Philip Schaff, the great historian wrote, “the purpose of the historian is not to construct a history from preconceived notions and to adjust it to his own liking, but to reproduce it from the best evidence and to let it speak for itself.” Concerning the various theories of men who try to explain away the resurrection, Josh McDowell, who has done a tremendous amount of investigation on the resurrection and the uniqueness of the Bible, writes:
Many theories have been advanced, attempting to show that the resurrection of Jesus Christ was a fraud. I believe that many of the people who came up with these theories must have had two brains--one lost, and the other one out looking for it. Historians have to become anti-historical to invent some of their ideas (The Resurrection Factor, p. 76).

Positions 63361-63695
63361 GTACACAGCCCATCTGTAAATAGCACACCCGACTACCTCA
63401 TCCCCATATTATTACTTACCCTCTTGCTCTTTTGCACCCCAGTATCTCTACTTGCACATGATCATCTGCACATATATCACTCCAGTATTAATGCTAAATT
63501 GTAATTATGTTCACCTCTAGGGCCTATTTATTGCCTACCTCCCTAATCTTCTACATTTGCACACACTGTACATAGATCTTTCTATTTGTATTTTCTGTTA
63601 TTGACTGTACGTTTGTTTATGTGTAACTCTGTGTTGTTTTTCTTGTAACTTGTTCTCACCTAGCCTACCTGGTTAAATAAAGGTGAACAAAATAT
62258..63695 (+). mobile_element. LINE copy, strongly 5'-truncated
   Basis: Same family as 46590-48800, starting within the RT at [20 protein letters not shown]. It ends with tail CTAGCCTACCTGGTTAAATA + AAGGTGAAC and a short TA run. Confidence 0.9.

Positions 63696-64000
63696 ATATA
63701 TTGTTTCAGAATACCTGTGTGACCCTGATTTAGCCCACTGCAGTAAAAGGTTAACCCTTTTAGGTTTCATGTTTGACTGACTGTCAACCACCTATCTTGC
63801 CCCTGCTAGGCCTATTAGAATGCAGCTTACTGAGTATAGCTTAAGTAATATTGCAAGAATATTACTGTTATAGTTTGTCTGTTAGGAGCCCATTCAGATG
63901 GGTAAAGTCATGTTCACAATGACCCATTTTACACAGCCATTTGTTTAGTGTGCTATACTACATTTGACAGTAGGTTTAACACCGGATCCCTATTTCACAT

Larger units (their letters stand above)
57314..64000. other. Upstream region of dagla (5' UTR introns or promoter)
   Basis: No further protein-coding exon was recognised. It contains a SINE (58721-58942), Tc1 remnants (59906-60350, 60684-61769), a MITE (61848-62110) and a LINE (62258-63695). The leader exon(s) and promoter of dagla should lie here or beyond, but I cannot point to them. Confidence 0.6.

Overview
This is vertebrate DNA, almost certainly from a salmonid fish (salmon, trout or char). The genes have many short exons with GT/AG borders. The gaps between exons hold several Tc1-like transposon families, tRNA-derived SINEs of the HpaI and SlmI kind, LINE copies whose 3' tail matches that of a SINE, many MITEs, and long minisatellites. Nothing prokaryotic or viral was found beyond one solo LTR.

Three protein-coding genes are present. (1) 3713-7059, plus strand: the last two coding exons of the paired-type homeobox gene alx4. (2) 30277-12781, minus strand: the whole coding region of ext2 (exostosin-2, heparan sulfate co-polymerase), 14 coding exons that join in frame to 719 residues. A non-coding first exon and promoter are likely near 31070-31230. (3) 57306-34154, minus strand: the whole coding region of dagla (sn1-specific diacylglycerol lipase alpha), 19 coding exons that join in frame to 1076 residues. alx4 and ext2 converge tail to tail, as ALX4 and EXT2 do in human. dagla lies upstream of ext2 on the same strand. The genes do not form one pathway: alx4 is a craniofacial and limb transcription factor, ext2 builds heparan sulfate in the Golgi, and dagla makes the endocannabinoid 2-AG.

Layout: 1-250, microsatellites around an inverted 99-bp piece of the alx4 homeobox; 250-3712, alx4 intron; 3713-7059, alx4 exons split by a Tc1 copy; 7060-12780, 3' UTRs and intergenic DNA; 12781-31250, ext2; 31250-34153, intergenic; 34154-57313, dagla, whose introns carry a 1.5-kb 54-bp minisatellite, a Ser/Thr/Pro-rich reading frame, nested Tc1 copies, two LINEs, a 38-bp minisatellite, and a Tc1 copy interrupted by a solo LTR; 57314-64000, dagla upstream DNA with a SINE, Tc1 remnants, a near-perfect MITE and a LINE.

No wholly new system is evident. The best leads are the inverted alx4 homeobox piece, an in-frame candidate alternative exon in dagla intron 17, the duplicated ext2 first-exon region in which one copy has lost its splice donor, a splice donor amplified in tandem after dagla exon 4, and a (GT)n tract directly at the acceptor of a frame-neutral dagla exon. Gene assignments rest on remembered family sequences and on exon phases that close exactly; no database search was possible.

When considering the evidence and evaluating what happened that first Easter, we must be conscious to two principles:
- The theories or alternate explanations must take into account all the acts surrounding the resurrection of Christ.
- One must not force the evidence into a preconceived conclusion, but let the evidence speak for itself. (See McDowell, p. 76).
This study will cover only a few of the most popular theoretical explanations that have been set forth, generally by unbelievers or liberal theologians who very often operate out of a moral twist to explain away the resurrection of Jesus Christ. They reject the evidence not because it is insufficient, but because of its moral implications on their lives. An excellent work on the whole subject of the resurrection is The Resurrection Factor by Josh McDowell.